I continue to share my more favorite or IMHO more important It’s Wednesday columns as the retirement looms. The year 2013 – 2014 began with Jefferson, continued with many columns on the Pew Survey of American Jews, dabbled in the life and thinking of Albert Einstein, and included the announcement of that very retirement. The theme of the year was Conservative Judaism. Let me now share my favorite – because it is the most personal – of the columns on the theme.
I am continuing with Conservative Judaism, our theme for the year and our It’s Wednesday thread for the month. Last time we dealt with the question, if Conservative Judaism has institutions – synagogues like Beth El, USY and Ramah Camps – that are doing so well, does it really matter if the Conservative movement of which we are a longtime partner seems to be floundering? I am not going to repeat all that brilliance; just go to our website and look for my blog if you missed it.
As promised, today I will talk about why I have chosen to be a Conservative Jew. Half of the answer is about accidents of history, and the other half is about conviction. This is not a short story, so that even the short answer will still take more space than my usual. Just read the parts you like. I grew up in the Reform movement because of the first accident of history. We went where my father did his Jewish education work. He was a public school principal who directed Religious Schools in his spare time. In my earliest years, it was at a Conservative shul in North Philadelphia, but for most of my days it was a large Reform congregation in central Philadelphia. I loved that shul, loved the services with their Gentile choir and booming organ, and thought what my rabbis did was an interesting and productive career path. I decided to be a rabbi, of the Reform variety because that is all I really knew. I followed that path, through undergrad school with a Psych major, through the Reform seminary in Cincinnati, and through my ABD years in Ann Arbor. When I didn’t get the faculty position at Haverford College, I began to work as a campus Hillel Director and began to hang around with more traditional Jews. I took a liking to how they lived and how they thought, davvened in an Orthodox minyan for seven years, began keeping kosher. By the time my family moved to Washington ca. 1980, where I took an executive position with International Hillel, I was no longer to be found in the Reform world. I dropped my membership in the Reform Rabbi union, hung out in Conservative shuls in the area, started working part-time at Beth El, joined the Conservative rabbi union, and never looked back. Reform was a great way for me to start my Jewish journey, but I personally needed more. It is hard to jump two denominations in one lifetime, so I happily landed where I am now. Again, without some accidents of history, it would have been different.
In the 25 years that I have been officially a Conservative Jew/Rabbi, I have had ample time to live the lifestyle and ponder the ideology of the Conservative movement. I have done so from the perspective of someone who grew up as a very committed Reform Jew and also spent seven years in the Orthodox orbit. I was, and am, taken by all that Conservative Judaism has contributed to Jewish life in America. Its focus on Hebrew and traditional rituals has been picked up by Reform and other liberal movements. Its halachic egalitarianism is being emulated by modern Orthodoxy today – just look at the recent decision to have males/females singing together in Hebrew Academy plays. It continues the support of Israel that has been a hallmark since the movement’s founding; Reform and Orthodoxy now emulate that position. Its focus on academic excellence and intellectual honesty has been picked up by hundreds of Judaic studies departments around the country. Some of the greatest synagogues in America are those of our movement, or those spawned by our movement including Congregation B’nai Jeshurun, Kehillat/Mechon Hadar and IKAR.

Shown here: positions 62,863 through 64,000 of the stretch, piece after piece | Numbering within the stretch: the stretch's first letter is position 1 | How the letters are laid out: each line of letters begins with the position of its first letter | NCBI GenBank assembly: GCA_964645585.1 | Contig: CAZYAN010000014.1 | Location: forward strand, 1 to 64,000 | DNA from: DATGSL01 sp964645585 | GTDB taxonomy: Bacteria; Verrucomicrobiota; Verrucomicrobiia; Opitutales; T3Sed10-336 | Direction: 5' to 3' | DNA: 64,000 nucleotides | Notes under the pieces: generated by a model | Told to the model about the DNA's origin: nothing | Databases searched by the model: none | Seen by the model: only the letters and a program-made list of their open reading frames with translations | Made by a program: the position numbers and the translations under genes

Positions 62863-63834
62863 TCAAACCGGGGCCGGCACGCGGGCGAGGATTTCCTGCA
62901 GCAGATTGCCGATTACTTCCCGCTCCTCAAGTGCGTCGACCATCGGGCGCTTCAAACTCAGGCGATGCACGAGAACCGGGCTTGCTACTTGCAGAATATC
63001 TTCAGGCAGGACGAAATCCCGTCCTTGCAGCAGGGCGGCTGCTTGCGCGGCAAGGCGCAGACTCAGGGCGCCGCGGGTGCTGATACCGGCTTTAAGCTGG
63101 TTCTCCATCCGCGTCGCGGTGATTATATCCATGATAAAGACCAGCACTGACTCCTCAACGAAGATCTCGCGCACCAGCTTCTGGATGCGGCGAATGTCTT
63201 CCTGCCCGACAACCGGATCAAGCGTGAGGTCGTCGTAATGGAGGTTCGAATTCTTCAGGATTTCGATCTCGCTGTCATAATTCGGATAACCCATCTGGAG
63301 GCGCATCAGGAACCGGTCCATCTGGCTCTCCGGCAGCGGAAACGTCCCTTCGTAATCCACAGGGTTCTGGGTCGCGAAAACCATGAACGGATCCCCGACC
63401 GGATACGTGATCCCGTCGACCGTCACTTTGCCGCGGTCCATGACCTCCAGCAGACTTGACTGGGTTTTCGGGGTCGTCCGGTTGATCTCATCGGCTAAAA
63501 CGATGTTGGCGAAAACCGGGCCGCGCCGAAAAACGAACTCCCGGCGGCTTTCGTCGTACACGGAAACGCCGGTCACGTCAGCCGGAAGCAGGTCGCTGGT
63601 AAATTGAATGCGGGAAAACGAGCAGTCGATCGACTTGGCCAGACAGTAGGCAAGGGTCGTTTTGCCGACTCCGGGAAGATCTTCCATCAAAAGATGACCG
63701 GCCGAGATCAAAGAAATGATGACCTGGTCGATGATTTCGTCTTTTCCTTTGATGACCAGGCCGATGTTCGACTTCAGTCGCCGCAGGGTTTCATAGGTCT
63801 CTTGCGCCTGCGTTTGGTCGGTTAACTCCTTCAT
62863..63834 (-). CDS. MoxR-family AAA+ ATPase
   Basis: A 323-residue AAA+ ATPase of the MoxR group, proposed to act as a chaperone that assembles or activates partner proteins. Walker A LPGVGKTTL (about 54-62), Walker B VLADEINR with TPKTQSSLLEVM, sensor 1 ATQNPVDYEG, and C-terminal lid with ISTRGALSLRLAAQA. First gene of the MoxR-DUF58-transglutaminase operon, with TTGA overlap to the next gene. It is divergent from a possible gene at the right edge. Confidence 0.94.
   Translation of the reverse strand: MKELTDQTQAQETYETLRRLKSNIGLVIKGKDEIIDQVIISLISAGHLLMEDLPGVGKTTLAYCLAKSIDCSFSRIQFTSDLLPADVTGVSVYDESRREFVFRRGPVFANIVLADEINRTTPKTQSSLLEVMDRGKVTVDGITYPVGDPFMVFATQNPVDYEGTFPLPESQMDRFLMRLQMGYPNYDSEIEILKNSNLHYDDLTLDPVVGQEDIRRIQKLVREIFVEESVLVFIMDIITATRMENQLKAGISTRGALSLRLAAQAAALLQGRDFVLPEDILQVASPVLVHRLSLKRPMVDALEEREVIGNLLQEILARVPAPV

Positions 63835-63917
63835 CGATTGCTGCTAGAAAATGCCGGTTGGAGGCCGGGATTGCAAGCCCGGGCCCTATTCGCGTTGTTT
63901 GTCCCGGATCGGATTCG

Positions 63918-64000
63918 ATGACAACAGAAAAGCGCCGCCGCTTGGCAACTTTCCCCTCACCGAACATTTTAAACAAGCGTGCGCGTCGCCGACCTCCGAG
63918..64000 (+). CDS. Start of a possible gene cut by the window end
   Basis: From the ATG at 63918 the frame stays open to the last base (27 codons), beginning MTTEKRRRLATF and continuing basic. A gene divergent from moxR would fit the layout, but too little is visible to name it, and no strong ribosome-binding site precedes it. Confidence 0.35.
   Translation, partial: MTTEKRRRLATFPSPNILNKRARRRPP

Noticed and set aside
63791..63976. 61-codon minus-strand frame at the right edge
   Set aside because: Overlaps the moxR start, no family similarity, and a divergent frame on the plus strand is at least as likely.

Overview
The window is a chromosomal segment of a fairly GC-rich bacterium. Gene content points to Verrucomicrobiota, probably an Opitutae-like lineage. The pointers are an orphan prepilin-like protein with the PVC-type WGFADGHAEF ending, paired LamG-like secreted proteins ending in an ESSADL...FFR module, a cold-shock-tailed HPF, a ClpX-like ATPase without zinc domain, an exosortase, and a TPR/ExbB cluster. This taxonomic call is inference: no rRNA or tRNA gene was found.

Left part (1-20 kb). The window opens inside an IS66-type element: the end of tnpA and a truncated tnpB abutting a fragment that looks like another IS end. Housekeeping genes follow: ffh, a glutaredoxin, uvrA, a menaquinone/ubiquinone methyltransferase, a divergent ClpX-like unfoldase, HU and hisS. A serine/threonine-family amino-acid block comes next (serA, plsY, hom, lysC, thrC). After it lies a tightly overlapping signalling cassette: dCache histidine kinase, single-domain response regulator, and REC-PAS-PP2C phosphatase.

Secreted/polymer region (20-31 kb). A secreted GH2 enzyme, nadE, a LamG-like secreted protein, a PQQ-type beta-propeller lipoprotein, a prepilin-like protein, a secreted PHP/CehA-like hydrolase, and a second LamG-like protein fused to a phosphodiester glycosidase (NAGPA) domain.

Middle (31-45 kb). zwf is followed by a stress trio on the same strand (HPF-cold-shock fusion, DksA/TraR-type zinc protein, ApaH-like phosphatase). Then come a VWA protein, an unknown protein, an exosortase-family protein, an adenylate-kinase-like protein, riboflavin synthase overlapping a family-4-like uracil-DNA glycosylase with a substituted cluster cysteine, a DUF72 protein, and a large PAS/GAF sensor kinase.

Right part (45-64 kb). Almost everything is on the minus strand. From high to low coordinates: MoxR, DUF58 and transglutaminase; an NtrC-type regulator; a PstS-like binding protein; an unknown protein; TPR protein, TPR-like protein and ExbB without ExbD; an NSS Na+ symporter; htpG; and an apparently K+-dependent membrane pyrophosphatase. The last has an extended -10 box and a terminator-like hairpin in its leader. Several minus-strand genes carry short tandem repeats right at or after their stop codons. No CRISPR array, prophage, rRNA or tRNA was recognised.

So much for past accomplishments. What makes sense for the Pew Survey framed future? I resonate with what Seminary Chancellor Arnold Eisen wrote recently. “If I had to chart a future for Jewish life in North America, and guess what path is most likely to secure that future, I would put my money on a model of Judaism that sees the world through an egalitarian lens; accepts the best that modernity has to offer; appreciates science and the arts; respects other faith communities and other Jews; and understands that, while good fences make for good neighbors, Jewish life relies for its survival upon low walls and high regard for others. I would bet upon Jews to learn by study and practice — albeit in ways that are new or evolving — what is distinctive in their heritage so that they always have something Jewishly serious to offer the world, resources with which to resist the many temptations of modern life, something to root them and infuse them with ultimate meaning in the face of fashion and ephemera.”
Like Eisen, I am drawn to Conservative Judaism because I believe I have a mission to serve the Lord my God, and so serve God’s creation with all my heart, all my mind, all my soul, all my might. Mind without heart, heart without soul, study without practice, ritual without ethics, Judaism without Jews, or Jews without Judaism —none of these will do. We need to turn to one another, celebrate what we Conservative Jews have accomplished in the past, and get to work on applying those insights and values to the future.
This is hardly the last word. Write to me at the address below with your thoughts. And have a good Wednesday. Bill Rudolph
Back to now and best wishes for a good day. Bill
P.S. This weekend will include some events and tributes related to my retirement. Please note that if there are any big accomplishments to be noted, know that they are only because I had good partners (= you.) So, thank you.